- Be explicit about the fact that there are different cultural rules around nudity. How nudity is handled varies across cultures and even across families. In some northern European communities, whole families will hot-tub together naked. In Germany, some public pools allow kids to swim naked until the age of 6; adults may frequently strip down on beaches or in parks. Elsewhere, however, we find numerous restrictions on when one can undress and in front of whom. Explaining such differences to children will help them develop an understanding of appropriate behavior in their own cultural context, as well as an ability to refrain from judgment when faced with different customs or beliefs.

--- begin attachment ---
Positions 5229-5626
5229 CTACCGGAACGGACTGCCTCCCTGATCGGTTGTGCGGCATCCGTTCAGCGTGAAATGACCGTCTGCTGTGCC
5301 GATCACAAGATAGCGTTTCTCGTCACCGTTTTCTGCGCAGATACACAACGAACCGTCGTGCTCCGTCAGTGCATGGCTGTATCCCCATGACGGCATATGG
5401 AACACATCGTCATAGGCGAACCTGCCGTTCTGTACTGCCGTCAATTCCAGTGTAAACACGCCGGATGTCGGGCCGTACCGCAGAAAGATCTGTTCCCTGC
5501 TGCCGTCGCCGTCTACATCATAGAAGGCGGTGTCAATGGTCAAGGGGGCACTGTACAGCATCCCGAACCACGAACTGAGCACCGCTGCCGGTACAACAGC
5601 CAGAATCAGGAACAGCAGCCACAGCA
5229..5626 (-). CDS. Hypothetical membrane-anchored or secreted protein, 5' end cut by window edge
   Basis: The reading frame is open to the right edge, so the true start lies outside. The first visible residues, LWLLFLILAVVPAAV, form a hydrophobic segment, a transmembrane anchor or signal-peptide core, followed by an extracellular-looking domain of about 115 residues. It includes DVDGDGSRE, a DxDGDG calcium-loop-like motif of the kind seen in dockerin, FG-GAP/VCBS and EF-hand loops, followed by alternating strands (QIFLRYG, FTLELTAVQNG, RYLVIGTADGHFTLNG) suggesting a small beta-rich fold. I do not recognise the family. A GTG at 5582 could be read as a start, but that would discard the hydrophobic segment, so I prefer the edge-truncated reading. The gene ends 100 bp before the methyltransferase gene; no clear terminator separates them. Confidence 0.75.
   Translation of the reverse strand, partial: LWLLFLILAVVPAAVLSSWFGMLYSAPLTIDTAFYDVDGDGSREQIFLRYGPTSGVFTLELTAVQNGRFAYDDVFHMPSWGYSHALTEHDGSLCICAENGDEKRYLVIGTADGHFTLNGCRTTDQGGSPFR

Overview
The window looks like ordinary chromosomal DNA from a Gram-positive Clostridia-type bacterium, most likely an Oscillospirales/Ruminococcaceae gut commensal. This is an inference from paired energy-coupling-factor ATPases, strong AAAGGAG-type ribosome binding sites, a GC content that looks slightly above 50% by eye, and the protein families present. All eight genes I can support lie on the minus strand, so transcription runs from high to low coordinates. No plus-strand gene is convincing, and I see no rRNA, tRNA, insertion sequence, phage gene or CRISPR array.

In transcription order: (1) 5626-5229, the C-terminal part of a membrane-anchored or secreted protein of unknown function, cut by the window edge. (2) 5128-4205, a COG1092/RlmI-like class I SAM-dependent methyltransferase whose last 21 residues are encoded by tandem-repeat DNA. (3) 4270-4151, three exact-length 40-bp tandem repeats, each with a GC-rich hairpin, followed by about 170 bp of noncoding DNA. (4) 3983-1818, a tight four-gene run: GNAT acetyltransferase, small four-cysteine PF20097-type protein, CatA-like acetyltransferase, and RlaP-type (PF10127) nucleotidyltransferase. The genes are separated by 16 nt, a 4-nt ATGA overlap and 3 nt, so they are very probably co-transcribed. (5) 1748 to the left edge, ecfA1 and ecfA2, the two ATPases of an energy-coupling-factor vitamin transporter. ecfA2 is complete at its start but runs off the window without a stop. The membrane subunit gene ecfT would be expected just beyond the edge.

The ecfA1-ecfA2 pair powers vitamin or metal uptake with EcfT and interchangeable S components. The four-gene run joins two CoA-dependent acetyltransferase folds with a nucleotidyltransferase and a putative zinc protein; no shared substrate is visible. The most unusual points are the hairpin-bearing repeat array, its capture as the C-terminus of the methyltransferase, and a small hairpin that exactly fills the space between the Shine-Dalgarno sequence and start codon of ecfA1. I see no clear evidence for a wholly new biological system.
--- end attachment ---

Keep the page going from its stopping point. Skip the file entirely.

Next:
- Be explicit about situational rules as they come into play. Being naked is normal in some situations and inappropriate in others, even within your own family. When children are young, they have not developed a sense of modesty based on cultural prescriptions and do not care who sees them naked. Eventually, though, they will need to manage the display of their body in expected ways, and parents can help children learn to do this without instilling a sense of shame. During the early years, they can have opportunities to see you naked. You may want to bathe together, as they will need help anyway. Request privacy when you want it, however, as when using the toilet. Children should also learn that nakedness will make people uncomfortable in some situations, as when visitors are present. Nakedness will be natural and expected in some places, such as in the bathroom or bedroom when changing, but out-of-place in the kitchen.